Once upon a time, there lived a very unusual fox. It was a small creature, all red fur and white paws. He had a brown nose and a pair of lively, sparkling eyes. The little fox lived in a forest, as any animal creature was prone to. But he was a very unusual fox as he desperately, illogically, uncommonly, sporadically, wanted to fly.
He would climb the biggest rock possible, perch on its top and gaze at the sky in wonder. The shrill cries of magpies or gentle twitter of sparrows – all seemed to attract his gaze. He would follow the birds’ flight for hours, from the early morning to the late night.
Other animals mocked the little fox.
“This behaviour is unbecoming of a decent animal,” would say the bear. “Why would a true predator want to have something to do with birds?”
“They only chirp and spook the prey!” would tut the wolf.
But the little fox was not swayed. “I want to learn to fly!” he said, unconcerned about what other animals thought of him.
Once he saw a sparrow’s nest on the tree, from which tiny brown birds were jumping out on the branch. He watched as an elder bird showed its offsprings how to beat their wings and, jumping off the tree, catch the wind. Little sparrows were light as a feather, so they effortlessly rose in the sky.
So the little fox thought, he could do the same. He jumped up on the lowest branch of a big oak and climbed as high as the tree could hold his weight. Other forest animals gathered under the tree; all were whispering to each other, waiting to see what would happen next.
It can’t be that difficult, said the little fox to itself. The birds can do that. And they are so tiny, and their wings are so fragile. If I move my paws up and down very fast, and my paws are much stronger, I would be able to fly.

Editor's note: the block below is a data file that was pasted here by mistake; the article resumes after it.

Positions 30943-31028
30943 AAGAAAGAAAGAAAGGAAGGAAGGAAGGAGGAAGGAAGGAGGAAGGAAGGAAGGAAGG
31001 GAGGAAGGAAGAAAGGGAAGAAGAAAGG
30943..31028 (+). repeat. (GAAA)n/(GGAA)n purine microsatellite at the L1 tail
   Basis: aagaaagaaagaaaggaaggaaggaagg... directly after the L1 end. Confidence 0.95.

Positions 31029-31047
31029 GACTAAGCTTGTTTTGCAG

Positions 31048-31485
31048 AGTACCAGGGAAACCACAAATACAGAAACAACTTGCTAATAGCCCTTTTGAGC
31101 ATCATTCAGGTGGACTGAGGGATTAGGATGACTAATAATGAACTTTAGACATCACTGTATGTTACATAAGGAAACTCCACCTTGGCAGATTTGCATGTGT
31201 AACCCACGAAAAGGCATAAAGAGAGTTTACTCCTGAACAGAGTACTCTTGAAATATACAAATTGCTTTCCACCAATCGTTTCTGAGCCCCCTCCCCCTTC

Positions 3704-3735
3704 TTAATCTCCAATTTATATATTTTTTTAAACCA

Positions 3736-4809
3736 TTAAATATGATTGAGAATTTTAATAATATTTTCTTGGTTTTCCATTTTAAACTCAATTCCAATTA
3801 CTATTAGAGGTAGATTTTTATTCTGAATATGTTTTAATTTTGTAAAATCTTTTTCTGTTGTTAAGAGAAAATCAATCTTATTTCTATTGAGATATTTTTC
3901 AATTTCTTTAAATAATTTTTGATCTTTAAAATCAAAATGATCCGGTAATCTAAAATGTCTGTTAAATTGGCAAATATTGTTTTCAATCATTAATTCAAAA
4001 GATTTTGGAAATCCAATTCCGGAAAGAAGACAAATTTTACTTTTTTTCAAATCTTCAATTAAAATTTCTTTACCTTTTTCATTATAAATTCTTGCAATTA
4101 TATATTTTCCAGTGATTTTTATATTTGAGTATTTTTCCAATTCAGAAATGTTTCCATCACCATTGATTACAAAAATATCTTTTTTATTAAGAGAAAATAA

Saying so, the fox moved to the edge of the branch and leapt into the air. But no matter how hard he moved his paws in the mimicry of beating wings, the air didn’t hold the little fox up. So he crashed down. He landed awkwardly among the watching animals.
“Pft! I told you!” said the rabbit. “You can’t fly.”
“You need wings for it,” added the moose.
So the little fox cried because it was very unfair and his paw hurt a lot, where he landed on it awkwardly. But there was nothing he could do about it, and he went to his burrow.
Hurt and sad, the little fox crawled into the nest of dry leaves and branches, which served as his bed. There he spent three days and three nights dreaming of the vast blue sky and fluffy white clouds while his paw healed.
On the fourth day, he woke up, startled by a loud crash noise near his burrow. Limping outside, he saw a black mass of feathers on the ground. A big crow was flopping his wings, trying to rise into the sky. But a thick rope was tied to his leg with a big rock on the other end. The crow could rise no more than a foot above the ground, too tired to lift himself and the rock higher.